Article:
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The Joy of Enterprise Management Incentives
Read our free guide to the UK's most tax-efficient share scheme.
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5 min read

Employee ownership: what are the choices?

Employee ownership: what are the choices?

Business ownership in the UK has gone through a period of rapid diversification. More businesses are deciding to give their employees a slice of the action in the form of ownership – and we wholeheartedly support that movement!

There are a few ways to offer ownership, including directly (via share schemes), indirectly (via trusts like Employee Ownership Trusts) and through co-operative ownership structures. 

While each method shares a similar purpose of granting employees some degree of ownership and control over the business, there are substantial differences. 

It’s time to delineate these ownership methods and end the confusion surrounding them once and for all.

What is an employee-owned business?

Employee-owned businesses are owned either entirely or significantly by employees. 

Though there’s no strict legal definition for when a business counts as “employee-owned”, there are two broad criteria:

Employees must have a financial stake in the business (usually by owning shares) and a say in how it’s run, typically known as ‘employee engagement’.

Ownership can either be direct (e.g. by granting employees shares) or indirect (e.g. by selling the business to a trust).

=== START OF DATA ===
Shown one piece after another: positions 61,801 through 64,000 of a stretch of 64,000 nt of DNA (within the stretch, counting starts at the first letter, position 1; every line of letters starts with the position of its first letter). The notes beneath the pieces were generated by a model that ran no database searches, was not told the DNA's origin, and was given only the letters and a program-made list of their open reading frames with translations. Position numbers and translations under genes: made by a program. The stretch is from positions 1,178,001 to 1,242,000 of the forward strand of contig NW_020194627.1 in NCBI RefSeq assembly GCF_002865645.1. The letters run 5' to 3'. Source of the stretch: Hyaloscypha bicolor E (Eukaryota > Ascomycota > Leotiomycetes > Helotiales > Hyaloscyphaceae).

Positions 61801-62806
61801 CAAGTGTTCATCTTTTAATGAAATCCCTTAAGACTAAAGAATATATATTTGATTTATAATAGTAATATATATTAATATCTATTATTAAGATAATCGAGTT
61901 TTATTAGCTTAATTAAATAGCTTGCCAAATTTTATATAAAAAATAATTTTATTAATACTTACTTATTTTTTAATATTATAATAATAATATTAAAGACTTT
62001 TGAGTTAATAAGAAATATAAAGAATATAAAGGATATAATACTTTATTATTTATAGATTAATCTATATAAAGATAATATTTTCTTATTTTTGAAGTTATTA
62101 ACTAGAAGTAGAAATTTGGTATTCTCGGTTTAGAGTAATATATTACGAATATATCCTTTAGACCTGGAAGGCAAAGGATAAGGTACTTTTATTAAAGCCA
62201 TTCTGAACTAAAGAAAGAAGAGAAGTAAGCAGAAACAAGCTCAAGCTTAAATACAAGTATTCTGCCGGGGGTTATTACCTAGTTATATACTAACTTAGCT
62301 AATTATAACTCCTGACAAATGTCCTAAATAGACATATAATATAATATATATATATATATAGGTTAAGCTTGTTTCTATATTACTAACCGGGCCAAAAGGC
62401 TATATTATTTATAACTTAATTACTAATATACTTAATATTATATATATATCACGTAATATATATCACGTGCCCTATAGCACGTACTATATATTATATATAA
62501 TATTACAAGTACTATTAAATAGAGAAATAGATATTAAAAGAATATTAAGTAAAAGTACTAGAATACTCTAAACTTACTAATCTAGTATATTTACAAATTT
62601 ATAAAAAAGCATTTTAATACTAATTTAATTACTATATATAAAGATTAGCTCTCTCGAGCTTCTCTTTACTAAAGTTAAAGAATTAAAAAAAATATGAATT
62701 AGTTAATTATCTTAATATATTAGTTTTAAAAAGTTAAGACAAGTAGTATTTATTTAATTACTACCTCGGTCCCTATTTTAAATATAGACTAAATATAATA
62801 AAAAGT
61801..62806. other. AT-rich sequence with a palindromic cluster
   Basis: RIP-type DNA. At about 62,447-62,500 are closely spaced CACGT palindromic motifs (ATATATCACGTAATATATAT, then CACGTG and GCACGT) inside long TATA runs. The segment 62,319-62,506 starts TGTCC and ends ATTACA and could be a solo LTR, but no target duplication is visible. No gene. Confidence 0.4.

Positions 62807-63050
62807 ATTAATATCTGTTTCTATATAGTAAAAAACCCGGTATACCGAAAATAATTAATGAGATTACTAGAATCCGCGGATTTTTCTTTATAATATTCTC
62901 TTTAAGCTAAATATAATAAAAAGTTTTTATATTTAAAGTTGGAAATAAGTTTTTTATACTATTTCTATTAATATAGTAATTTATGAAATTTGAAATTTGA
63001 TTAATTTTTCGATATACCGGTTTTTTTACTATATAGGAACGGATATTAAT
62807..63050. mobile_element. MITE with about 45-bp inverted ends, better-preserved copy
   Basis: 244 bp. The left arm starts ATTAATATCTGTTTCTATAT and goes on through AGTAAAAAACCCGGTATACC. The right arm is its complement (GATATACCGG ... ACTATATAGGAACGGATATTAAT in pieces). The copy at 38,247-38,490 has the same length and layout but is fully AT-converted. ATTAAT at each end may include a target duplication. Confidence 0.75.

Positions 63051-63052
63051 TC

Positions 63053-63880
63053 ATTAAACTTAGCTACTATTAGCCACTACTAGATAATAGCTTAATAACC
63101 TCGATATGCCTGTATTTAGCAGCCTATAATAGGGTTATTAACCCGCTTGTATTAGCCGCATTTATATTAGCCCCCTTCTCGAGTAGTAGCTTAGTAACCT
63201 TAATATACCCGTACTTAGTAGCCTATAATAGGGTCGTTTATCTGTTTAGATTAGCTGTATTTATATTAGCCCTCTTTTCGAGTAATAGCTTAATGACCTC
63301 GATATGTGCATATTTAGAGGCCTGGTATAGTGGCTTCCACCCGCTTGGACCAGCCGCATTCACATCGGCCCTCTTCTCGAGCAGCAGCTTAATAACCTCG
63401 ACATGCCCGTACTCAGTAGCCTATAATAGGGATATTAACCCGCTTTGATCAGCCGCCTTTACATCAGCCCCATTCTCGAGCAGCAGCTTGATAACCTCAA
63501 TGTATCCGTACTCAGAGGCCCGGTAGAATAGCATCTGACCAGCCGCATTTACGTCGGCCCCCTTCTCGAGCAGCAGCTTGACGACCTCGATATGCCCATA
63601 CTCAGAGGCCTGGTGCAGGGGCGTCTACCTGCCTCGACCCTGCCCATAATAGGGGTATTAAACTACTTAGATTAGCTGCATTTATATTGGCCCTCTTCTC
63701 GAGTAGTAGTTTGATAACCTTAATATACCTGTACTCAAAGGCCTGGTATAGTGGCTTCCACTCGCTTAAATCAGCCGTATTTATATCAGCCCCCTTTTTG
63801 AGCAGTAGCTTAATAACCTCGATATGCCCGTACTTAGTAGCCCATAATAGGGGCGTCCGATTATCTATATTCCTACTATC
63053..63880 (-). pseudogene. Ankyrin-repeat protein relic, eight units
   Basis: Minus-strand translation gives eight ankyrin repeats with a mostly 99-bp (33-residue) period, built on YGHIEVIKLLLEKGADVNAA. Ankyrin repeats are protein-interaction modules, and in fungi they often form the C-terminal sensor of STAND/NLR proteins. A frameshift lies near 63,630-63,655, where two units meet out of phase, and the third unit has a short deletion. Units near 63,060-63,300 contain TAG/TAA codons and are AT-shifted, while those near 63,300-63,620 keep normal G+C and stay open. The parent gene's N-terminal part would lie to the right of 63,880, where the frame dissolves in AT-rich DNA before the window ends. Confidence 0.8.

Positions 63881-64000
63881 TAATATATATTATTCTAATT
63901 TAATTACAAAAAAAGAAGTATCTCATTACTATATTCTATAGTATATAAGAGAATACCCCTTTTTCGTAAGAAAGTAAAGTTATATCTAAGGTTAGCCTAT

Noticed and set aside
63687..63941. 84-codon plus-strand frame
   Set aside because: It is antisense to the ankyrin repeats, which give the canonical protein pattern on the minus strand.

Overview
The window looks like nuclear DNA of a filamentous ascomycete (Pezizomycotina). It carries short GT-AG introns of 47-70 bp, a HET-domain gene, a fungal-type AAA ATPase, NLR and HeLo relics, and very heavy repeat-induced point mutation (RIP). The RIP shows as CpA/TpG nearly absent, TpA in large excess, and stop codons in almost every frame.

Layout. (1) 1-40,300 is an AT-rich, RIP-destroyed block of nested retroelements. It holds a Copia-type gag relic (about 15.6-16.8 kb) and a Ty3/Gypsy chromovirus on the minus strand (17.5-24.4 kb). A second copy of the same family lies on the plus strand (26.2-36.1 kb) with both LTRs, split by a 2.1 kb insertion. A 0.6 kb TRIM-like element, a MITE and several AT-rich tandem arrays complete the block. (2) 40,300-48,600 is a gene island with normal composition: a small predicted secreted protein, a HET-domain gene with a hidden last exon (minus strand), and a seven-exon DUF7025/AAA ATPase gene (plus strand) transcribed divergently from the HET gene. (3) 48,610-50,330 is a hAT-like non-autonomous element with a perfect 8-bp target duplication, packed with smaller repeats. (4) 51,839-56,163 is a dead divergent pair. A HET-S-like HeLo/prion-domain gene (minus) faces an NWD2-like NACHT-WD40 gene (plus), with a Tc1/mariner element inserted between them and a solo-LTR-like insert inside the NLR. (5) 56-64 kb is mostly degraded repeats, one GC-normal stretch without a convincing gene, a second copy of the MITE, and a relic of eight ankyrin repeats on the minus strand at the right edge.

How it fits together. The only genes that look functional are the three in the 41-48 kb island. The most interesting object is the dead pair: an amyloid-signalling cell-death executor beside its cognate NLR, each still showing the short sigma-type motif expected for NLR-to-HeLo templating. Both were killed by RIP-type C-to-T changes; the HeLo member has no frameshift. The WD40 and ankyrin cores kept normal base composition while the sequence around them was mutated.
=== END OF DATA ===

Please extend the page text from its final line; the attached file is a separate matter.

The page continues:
A third method is establishing a co-operative, a unique type of collaborative ownership structure consisting of multiple members. 

Let’s delve into each option. 

Direct employee ownership

Direct ownership uses one or more share plans to grant employees shares in the business. 

Businesses can offer direct ownership through tax-advantageous share schemes, including the Enterprise Management Incentive (EMI), which is tax-efficient for both the company and its employees. 

One of the primary benefits of direct ownership is that shareholders can participate in dividends (options must have been exercised first).

Employees can also sell their shares following a change in control or liquidity event like an IPO, or the company might offer to buy the shares back off them (buybacks). 

But a big exit is not the only way employees can benefit from share schemes.  

The benefits of direct employee ownership include the following:

  • Offering direct ownership is an attractive proposition for new employees and helps retain them long-term, as they’ll benefit from any uptick in share value.